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How do advisers get exposure to potentially profitable infrastructure projects?

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4 September 2015

David Prosser looks at the benefits of infrastructure investment companies.

Where there’s muck, there’s brass. Just ask the construction companies which this week secured close to £2bn worth of contracts to build London’s “super sewer”, a 25km tunnel that is designed to modernise the capital’s Victorian sewerage network.

But how do investors and their financial advisers get exposure to potentially profitable infrastructure projects like this? One option is to buy the stock of the engineers and builders who win these contracts, but for a more direct exposure you need an investment in the projects themselves. That means putting money into the institutions that are funding infrastructure investment.

That isn’t necessarily straightforward. Large scale infrastructure projects are often the preserve of sovereign wealth funds, pension funds and specialist private equity firms that are inaccessible to the majority of investors. But the investment company sector provides a potential solution: according to analysis from Winterflood Securities, there are now 13 closed-ended funds worth £9bn offering exposure to infrastructure investment (including specialists in the renewables sector).

One of those funds is International Public Partnerships, which has a 16 per cent stake in the super sewer project, but there are plenty of other options, including several very large funds. Both HICL Infrastructure and 3i Infrastructure, for example, have market capitalisations well in excess of £1bn.

In an article published this week in Professional Pensions magazine, Helen Oxley, head of business development at Winterflood, points to one reason why investment companies are an attractive proposition for those looking for infrastructure exposure. “These funds offer investors good liquidity in the secondary market,” she points out.

This is important. Even if investors had access to direct infrastructure investment, many would be deterred by the fact that projects typically require investors to tie up their money for the long term. By contrast, a closed-end fund usually has no such restrictions.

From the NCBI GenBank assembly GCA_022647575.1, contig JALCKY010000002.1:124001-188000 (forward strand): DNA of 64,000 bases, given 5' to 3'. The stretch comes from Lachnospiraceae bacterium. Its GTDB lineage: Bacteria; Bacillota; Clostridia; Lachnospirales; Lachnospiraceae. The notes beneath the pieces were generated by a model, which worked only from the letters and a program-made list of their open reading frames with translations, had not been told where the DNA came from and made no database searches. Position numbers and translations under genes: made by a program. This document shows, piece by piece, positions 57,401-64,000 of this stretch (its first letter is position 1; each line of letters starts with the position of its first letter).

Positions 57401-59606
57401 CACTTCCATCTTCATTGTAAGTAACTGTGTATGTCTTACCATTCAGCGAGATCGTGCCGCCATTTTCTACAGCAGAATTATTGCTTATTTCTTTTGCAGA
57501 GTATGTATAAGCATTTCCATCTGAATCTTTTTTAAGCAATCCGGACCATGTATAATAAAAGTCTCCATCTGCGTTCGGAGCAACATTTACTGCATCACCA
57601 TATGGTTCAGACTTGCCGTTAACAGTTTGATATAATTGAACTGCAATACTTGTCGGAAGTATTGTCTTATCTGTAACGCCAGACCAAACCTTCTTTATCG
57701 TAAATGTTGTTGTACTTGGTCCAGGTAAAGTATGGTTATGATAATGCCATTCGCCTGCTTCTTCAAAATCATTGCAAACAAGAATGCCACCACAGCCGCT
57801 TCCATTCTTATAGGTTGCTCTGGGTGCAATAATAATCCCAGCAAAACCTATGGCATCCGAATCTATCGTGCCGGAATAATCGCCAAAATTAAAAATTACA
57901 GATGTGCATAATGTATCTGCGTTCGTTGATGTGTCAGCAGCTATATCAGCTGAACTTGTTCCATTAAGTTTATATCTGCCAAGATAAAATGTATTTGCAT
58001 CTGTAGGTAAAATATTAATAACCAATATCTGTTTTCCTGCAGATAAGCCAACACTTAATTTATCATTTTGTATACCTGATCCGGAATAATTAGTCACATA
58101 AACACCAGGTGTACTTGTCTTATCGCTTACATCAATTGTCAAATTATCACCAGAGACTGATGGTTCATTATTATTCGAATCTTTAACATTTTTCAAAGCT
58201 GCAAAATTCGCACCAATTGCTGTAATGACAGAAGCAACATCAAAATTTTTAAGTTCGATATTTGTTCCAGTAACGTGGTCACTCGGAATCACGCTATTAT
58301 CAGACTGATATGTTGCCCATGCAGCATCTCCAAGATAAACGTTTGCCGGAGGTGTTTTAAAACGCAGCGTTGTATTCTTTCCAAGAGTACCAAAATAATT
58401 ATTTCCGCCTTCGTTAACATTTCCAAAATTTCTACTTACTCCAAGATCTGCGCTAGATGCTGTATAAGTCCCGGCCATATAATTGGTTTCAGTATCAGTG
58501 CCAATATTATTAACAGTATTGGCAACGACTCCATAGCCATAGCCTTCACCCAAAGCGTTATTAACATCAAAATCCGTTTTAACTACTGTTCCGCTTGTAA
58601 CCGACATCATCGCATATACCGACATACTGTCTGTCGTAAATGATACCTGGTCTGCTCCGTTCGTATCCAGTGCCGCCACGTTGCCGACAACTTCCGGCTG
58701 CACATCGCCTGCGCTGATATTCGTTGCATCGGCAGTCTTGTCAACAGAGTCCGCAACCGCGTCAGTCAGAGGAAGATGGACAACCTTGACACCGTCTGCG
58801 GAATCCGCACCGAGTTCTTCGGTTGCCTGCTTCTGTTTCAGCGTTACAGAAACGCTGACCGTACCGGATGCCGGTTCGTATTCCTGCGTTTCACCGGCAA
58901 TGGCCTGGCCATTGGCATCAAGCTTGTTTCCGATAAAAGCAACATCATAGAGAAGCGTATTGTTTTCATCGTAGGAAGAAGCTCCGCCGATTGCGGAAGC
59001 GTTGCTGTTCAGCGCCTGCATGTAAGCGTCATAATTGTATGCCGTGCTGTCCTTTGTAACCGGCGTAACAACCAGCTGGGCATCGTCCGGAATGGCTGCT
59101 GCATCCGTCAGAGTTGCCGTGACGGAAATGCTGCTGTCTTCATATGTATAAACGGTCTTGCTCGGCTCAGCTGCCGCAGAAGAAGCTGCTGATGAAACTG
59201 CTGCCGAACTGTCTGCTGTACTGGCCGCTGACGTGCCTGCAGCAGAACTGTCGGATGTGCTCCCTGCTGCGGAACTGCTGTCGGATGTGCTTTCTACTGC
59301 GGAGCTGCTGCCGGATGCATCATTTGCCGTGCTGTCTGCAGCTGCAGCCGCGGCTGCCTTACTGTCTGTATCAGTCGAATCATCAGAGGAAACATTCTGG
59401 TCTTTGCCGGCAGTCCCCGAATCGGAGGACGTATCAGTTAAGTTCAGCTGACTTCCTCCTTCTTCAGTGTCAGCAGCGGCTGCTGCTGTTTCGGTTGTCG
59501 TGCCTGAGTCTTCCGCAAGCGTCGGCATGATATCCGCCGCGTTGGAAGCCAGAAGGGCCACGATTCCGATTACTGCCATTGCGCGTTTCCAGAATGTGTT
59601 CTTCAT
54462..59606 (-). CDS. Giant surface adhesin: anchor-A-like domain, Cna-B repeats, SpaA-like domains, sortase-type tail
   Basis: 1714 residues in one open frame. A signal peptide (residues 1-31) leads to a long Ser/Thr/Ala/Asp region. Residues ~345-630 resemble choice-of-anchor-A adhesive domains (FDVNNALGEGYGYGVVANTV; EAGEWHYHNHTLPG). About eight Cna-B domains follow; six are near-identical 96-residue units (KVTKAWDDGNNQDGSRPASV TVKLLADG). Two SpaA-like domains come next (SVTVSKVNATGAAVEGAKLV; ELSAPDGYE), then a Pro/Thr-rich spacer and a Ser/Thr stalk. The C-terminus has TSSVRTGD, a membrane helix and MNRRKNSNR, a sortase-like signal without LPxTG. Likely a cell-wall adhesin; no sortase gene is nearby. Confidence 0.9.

As for the investment case, Oxley says this will be compelling for many. “These funds could provide a source of uncorrelated income and their dividend yields of between 4.2 per cent and 6.5 per cent remain attractive in the current low interest rate environment,” she points out.

The good news, moreover, is that this income is often backed by government guarantees. Public sector infrastructure projects are typically underwritten by the government with contracts that promise a pre-agreed income stream to investors.

Given these attractions, you might expect to have seen fund managers put more effort into making infrastructure available to a retail investment audience. However, it would be difficult for an open-ended fund to offer the sort of exposure available from investment companies. The commitment investors must make would not suit an open-ended fund struggling with ebbs and flows in demand from unit-holders – in many circumstances, the investment would be unmanageable.

Closed-end funds are therefore the only game in town for many investors. And funds offering infrastructure exposure are increasingly popular. Several funds have raised new investment over the past year or so, and shares in the majority of these investment companies trade at a premium to the value of the underlying assets.